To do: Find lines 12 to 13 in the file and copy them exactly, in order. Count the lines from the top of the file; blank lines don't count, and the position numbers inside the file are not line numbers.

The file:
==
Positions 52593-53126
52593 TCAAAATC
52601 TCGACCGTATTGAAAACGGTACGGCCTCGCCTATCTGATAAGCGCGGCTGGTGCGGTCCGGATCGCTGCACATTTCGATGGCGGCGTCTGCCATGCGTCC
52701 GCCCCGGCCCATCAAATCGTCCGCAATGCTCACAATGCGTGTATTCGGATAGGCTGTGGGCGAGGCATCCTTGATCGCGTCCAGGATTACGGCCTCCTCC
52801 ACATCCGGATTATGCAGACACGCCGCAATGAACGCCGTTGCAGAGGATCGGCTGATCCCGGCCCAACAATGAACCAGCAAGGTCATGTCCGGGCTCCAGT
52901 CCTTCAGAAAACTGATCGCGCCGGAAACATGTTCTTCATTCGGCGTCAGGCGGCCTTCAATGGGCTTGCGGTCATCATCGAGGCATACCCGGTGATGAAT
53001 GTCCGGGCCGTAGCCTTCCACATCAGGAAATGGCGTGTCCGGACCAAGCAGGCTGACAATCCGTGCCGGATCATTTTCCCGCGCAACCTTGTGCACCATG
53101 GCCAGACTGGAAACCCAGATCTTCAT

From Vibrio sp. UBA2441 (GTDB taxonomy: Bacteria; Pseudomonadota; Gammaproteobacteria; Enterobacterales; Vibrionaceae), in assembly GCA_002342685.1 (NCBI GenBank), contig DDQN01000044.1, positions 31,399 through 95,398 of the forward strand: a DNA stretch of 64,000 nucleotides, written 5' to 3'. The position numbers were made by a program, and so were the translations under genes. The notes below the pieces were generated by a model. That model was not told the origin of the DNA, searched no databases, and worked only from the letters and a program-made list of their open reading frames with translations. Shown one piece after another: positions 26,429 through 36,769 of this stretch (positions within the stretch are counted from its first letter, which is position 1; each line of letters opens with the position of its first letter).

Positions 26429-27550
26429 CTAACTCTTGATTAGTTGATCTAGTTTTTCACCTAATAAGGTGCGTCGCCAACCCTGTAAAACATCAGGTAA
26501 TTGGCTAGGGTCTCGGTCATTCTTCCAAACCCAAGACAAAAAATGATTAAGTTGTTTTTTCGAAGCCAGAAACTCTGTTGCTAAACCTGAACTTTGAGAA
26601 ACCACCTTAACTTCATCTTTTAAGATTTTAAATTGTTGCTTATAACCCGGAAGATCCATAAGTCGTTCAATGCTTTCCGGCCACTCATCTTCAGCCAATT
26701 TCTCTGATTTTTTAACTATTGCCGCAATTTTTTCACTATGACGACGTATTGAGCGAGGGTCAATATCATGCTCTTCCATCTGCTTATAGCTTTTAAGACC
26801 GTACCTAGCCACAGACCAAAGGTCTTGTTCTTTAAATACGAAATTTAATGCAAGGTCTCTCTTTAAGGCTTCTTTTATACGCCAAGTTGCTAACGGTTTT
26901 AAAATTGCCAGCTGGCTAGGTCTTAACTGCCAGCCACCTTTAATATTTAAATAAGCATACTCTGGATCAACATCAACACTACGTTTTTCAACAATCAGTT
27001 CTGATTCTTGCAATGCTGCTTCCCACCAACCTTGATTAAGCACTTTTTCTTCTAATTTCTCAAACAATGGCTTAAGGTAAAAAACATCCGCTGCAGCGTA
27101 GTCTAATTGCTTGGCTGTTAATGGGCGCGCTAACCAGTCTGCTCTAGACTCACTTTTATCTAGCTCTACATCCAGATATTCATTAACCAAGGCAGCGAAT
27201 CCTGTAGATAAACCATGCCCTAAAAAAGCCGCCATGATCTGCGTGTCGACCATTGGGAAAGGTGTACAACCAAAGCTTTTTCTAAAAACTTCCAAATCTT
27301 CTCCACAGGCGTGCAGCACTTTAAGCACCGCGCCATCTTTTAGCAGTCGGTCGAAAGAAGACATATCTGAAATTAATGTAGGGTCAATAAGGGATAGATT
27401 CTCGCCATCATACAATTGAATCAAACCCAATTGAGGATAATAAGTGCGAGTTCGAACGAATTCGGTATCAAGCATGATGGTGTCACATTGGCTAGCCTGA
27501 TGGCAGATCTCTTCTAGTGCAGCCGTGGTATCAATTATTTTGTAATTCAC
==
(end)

26501 TTGGCTAGGGTCTCGGTCATTCTTCCAAACCCAAGACAAAAAATGATTAAGTTGTTTTTTCGAAGCCAGAAACTCTGTTGCTAAACCTGAACTTTGAGAA
26601 ACCACCTTAACTTCATCTTTTAAGATTTTAAATTGTTGCTTATAACCCGGAAGATCCATAAGTCGTTCAATGCTTTCCGGCCACTCATCTTCAGCCAATT